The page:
Splitters vs lumpers

by gabeatkinson / 24 November, 2012
Some botanists think every plant variety is its own species, but Joseph Hooker wasn’t one of them.


English botanist Joseph Hooker visited New Zealand only once, in 1841, but he had an enormous influence on the country’s botany. His catalogue of New Zealand’s plants, Flora Novae-Zelandiae, described 1800 species and became a lasting reference work. Some of the specimens he described were collected during his three months in New Zealand, but he also relied on local collectors who sent plants to him at the Royal Botanic Gardens at Kew.

In return, Hooker was generous with his thanks, but only to a point, says historian and fellow countryman Jim Endersby, who is speaking about Hooker in Auckland this month. “He bought them presents, he helped them to purchase microscopes and other equipment that was not available in New Zealand, he helped them to become fellows of the Royal Society and the Linnaean Society, he named plants in their honour, but he wouldn’t concede one crucial point, which was the right to name species in the colonies.”

One of Hooker’s closest friends in New Zealand, with whom he kept up a correspondence, was Anglican missionary and amateur botanist William Colenso. That didn’t stop them arguing. Colenso, says Endersby, was “a splitter – he gave every little variety of a plant its own name and that exasperated Hooker”. In contrast, Hooker, who had a more global perspective, was “a lumper … he lumped together a lot of different small varieties under a single species name”.

On his visit to New Zealand, Endersby hopes to get outside and see some New Zealand plants. “There are a lot of things that I only know from letters and dried specimens,” he says. “Hooker and Colenso wrote quite a lot about Phormium tenax, the New Zealand flax, which I’ve never seen growing. Colenso classified Phormium tenax into three species and Hooker lumped it into one. Colenso argued they were used for different things, and no New Zealander [which meant Maori in Colenso’s day] would ever mix them up. He had this very detailed knowledge, not only of where the plants grew and when they flowered, but also of the Maori uses of them.”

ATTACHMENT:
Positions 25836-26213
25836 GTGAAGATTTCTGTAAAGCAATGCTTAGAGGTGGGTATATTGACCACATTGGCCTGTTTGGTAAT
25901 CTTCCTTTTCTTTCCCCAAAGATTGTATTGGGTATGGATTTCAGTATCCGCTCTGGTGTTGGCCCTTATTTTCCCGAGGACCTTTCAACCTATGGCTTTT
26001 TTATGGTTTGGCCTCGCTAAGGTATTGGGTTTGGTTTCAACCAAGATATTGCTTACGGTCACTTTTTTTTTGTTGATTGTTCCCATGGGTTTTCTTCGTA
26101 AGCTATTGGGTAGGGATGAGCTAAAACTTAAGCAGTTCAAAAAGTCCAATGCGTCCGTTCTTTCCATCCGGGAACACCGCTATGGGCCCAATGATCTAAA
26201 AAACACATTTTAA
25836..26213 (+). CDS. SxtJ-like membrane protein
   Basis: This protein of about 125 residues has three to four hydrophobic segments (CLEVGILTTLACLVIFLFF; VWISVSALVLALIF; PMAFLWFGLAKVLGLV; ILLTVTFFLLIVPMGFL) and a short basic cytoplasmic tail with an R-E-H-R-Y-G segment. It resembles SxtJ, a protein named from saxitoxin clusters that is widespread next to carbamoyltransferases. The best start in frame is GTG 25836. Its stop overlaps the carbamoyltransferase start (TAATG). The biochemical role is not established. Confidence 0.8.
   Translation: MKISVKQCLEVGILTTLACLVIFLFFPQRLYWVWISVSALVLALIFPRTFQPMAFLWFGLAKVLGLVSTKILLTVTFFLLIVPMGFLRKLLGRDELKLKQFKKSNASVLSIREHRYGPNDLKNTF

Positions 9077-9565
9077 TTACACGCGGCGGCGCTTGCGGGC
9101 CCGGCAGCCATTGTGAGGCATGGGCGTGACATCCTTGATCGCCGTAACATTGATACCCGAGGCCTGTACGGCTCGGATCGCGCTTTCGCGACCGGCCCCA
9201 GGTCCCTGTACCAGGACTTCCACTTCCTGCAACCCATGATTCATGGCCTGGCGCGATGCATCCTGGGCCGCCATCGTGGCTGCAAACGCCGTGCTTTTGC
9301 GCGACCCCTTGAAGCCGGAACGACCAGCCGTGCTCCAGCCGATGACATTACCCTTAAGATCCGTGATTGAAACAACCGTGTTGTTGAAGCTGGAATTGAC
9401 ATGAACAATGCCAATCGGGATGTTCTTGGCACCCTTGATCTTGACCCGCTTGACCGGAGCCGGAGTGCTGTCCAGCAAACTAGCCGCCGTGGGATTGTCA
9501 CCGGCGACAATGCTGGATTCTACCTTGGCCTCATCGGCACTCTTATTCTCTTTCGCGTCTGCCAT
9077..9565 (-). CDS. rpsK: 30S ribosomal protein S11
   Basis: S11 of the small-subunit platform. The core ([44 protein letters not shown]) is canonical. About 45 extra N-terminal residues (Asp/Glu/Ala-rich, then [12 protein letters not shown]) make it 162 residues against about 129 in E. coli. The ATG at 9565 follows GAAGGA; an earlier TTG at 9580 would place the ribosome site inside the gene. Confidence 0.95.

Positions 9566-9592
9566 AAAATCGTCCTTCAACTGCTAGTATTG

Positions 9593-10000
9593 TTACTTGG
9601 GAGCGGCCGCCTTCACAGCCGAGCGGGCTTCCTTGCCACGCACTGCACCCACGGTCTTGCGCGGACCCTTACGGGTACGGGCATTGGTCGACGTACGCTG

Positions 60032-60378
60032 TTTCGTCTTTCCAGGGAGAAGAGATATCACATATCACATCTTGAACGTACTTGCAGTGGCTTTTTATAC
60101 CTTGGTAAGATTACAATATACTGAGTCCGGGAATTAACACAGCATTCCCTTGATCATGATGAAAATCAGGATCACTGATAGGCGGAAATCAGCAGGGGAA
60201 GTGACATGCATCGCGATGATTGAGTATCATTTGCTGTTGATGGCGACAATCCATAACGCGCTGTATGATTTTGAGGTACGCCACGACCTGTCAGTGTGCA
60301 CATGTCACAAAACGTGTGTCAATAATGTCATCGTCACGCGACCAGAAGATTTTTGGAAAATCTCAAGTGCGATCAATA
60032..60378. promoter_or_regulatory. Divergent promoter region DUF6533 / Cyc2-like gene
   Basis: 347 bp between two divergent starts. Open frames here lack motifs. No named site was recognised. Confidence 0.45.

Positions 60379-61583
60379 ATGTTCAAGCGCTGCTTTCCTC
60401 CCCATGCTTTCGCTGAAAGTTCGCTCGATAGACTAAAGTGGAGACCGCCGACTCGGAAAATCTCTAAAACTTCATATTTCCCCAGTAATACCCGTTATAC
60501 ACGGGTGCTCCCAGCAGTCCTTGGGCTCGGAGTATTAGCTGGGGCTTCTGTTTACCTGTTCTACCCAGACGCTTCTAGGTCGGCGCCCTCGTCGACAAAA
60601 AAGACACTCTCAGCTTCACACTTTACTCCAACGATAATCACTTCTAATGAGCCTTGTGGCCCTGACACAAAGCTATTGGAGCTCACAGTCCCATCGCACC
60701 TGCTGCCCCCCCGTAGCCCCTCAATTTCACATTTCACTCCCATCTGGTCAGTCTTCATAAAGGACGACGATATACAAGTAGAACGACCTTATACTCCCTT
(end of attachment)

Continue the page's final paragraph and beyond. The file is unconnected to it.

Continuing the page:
It turns out Colenso had it right after all. Te Papa botanist Patrick Brownsey says botanists today “accept two species, Phormium tenax and Phormium cookianum. The latter has two subspecies – subspecies cookianum and subspecies hookeri. So I guess you could say that Colenso won that argument, albeit posthumously.”

Jim Endersby will lecture on “Imperial science: The invention of New Zealand’s plants” at Auckland War Memorial Museum on November 27 at 7.00pm.

Scientific pen pals


My Dear Hooker




“I am to take charge of a cargo of Fireflies and Lizzards,” wrote James Hector to Joseph Hooker on February 20, 1862. Fireflies and lizards, along with mosses, coal, moa bones and flaxes, were the sorts of things that occupied Hector during his reign as 19th-century New Zealand’s most powerful public scientist. He wrote many letters to Hooker between 1860 and 1898, but his awful handwriting has confined his correspondences to the archives – until now. Simon Nathan, a GNS Science emeritus researcher working on a biography of Hector, took up the challenge and last summer he and history graduate Rowan Burns, working on a Victoria University scholarship, embarked on the painstaking task of transcribing 165 of Hector’s letters to Hooker, for online publication by the
Geoscience Society.

Hector was one of many colonial scientists who sent dried plant specimens to Hooker for the collections at Kew, and the two men maintained a lively correspondence. Hector’s letters contain plenty of gossip about his fellow scientists – he described Walter Buller as “a very good specimen of what a New Zealand-born chap can do without the aid of Universities” – as well as descriptions and drawings of New Zealand biology and geology.

View the letters here.
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